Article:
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Ready to Transform? Solving INSPIRE Implementation Project Challenges Together

Thorsten Reitz and Simon Templer

(Submission #48)


This talk outlines our findings in components, frameworks and solutions re-use patterns in the implementation of Spatial Data Infrastructure (SDI) projects, specifically for the migration, integration, harmonization and other transformation aspects. We then present, a new cloud-based platform which enables solutions re-use through collaboration, sharing and task segmentation.

A core objective of our research in the HUMBOLDT project[1] (2006 - 2011) and follow-up activities such as GS-SOIL and plan4business (2012 – 2014) was to increase re-use of solutions for SDI implementation. To determine what potential there is, we researched re-use quotas for individual components such as Download Services or Desktop GIS, frameworks (on which components and solutions are built, such as ArcObjects), and solutions (customization and configuration of components and frameworks). We found re-use of components and frameworks is very common, but the re-use regarding the integrated solutions putting everything together is very low, with only about 2% of entire solutions being transposed. Usually solutions re-use only works if the complete set of organizational and technical requirements is highly similar between two deployments.

Especially in the integration, harmonization and other transformation components, this is rarely the case. SDI projects are to a large degree integration projects – multiple existing systems need to be connected, complex data needs to be transformed to conform to the final delivery specifications, and multiple clients need to work with the new services. One of the main cost drivers in SDI implementation and related activities such as e-reporting is thus data and systems integration. Also, the related complexity increases projects costs and risks.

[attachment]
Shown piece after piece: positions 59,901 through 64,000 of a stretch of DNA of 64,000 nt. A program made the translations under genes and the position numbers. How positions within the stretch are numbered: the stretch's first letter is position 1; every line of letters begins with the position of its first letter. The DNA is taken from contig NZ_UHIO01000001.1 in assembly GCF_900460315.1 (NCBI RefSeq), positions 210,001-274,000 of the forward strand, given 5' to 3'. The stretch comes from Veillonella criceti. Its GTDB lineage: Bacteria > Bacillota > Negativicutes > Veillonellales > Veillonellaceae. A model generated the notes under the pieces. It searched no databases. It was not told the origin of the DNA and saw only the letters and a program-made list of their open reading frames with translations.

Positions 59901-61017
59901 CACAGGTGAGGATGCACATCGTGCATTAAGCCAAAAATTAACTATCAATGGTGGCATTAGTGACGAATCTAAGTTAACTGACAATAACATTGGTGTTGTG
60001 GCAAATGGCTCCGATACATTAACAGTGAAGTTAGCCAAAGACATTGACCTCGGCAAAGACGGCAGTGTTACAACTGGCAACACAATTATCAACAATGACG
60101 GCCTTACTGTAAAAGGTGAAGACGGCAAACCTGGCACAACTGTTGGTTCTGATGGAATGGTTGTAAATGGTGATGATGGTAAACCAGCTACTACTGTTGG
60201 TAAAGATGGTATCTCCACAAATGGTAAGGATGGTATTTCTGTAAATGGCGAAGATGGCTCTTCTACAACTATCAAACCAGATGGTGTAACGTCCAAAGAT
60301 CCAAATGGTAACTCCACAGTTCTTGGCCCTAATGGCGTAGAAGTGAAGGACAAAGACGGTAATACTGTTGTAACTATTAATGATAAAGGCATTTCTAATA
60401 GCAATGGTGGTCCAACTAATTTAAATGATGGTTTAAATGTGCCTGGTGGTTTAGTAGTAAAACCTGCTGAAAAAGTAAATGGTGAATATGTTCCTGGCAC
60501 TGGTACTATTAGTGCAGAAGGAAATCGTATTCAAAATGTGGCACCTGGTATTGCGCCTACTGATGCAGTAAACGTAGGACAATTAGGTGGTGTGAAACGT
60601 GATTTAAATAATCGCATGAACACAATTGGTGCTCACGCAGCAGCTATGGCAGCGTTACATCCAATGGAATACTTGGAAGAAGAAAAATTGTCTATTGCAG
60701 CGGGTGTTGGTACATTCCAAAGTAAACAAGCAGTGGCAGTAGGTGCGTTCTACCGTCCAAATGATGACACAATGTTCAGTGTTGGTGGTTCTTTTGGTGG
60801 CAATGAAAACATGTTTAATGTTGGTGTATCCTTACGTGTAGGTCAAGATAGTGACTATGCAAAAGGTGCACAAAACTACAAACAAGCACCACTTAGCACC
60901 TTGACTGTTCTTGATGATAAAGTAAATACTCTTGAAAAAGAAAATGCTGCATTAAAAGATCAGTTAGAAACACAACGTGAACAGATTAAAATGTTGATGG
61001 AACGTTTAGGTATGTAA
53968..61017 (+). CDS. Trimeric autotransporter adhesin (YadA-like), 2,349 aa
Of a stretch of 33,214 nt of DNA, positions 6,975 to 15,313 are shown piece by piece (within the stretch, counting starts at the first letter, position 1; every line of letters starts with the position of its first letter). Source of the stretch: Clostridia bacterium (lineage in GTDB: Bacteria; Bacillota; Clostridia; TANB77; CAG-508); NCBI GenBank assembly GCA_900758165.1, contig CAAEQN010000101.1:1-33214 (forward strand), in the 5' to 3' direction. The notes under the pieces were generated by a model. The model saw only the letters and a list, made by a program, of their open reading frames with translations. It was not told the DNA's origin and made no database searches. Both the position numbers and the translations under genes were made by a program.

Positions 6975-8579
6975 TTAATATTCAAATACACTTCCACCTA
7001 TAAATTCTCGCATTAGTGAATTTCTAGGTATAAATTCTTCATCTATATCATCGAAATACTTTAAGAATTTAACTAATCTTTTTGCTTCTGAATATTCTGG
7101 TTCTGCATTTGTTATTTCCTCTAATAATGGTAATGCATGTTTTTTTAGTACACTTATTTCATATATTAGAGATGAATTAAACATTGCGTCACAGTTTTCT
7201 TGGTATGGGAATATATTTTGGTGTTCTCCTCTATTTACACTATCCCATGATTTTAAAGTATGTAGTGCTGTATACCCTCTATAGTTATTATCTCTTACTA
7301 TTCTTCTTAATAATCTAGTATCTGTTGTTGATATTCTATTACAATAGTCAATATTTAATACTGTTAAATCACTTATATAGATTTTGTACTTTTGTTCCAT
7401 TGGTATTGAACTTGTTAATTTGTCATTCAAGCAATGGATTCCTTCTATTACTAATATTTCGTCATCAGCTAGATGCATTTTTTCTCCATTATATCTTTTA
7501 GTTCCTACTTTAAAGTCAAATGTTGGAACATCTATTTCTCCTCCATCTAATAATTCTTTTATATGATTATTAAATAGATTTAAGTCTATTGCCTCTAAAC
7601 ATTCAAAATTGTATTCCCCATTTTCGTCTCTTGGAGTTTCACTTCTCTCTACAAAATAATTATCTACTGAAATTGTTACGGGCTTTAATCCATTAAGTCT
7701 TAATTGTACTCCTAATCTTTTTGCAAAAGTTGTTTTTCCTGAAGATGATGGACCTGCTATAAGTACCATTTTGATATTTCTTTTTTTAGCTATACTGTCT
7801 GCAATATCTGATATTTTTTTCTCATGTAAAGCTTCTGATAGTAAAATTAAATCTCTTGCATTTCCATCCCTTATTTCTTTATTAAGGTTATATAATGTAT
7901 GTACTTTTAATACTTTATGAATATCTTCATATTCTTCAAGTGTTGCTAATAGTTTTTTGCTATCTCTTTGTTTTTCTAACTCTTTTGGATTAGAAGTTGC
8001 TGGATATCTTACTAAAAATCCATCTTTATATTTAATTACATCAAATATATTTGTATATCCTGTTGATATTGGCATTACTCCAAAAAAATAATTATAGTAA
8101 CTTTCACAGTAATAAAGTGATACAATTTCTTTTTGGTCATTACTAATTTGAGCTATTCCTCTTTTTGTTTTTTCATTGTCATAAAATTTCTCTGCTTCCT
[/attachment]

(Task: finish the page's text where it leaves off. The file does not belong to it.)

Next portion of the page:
The approach we propose to improve transformation re-use and consequently to reduce risks and costs is based on identifying the atomic building blocks that can be re-used. Based on such blocks, we developed a purely declarative approach to transformation of arbitrarily complex data. An early outcome of this is HALE, the HUMBOLDT Alignment Editor[2], which won many users with high accessibility and instant feedback. Taking this technology further, we have now developed, a cloud platform that enables collaborative working in any data transformation project. This web platform provides features such as storing and sharing any project resource such as data, schemas or each individual mapping in the transformation configuration itself, versioning and comparing them, assigning atomic tasks such as asking a Hydrography expert to provide a classification mapping and discussing any process step. It is furthermore intuitive to use so there is no need to learn particular programming languages, highly interactive and implemented to work on multitouch devices.


Proposal Type:  Oral Presentation
Presentation Type:  Technical/Research


INSPIRE Data and Service Sharing
Technologies, methods and tools required to deliver INSPIRE

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